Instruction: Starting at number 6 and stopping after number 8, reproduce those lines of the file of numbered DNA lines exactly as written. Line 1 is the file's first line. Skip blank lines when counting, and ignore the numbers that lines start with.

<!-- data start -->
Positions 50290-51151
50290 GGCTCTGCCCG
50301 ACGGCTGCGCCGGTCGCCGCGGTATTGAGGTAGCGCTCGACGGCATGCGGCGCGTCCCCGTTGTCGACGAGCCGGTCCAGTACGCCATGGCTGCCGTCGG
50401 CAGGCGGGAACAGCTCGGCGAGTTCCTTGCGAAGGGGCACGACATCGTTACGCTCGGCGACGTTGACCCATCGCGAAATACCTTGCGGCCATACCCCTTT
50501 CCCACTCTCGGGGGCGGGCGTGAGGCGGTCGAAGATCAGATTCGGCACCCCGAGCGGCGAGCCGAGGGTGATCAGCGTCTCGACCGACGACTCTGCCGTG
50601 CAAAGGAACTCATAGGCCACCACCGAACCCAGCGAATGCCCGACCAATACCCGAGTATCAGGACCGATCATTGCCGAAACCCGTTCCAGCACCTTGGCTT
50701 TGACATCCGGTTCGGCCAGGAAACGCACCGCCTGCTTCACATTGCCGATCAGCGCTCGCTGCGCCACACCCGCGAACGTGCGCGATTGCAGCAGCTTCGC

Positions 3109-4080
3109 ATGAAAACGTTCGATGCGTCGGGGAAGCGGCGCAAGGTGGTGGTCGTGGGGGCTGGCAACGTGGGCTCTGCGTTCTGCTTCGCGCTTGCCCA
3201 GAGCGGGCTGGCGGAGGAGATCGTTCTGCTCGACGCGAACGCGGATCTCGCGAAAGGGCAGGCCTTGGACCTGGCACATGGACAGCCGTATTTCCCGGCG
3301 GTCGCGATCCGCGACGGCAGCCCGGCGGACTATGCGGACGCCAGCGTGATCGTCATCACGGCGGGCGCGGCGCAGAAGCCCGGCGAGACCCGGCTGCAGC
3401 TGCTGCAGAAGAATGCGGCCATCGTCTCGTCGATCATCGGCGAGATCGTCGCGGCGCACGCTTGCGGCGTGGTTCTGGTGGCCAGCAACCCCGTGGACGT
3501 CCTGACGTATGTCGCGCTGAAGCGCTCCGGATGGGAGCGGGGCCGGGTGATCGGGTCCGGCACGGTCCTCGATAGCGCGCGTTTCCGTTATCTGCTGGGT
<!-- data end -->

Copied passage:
50601 CAAAGGAACTCATAGGCCACCACCGAACCCAGCGAATGCCCGACCAATACCCGAGTATCAGGACCGATCATTGCCGAAACCCGTTCCAGCACCTTGGCTT
50701 TGACATCCGGTTCGGCCAGGAAACGCACCGCCTGCTTCACATTGCCGATCAGCGCTCGCTGCGCCACACCCGCGAACGTGCGCGATTGCAGCAGCTTCGC

Positions 3109-4080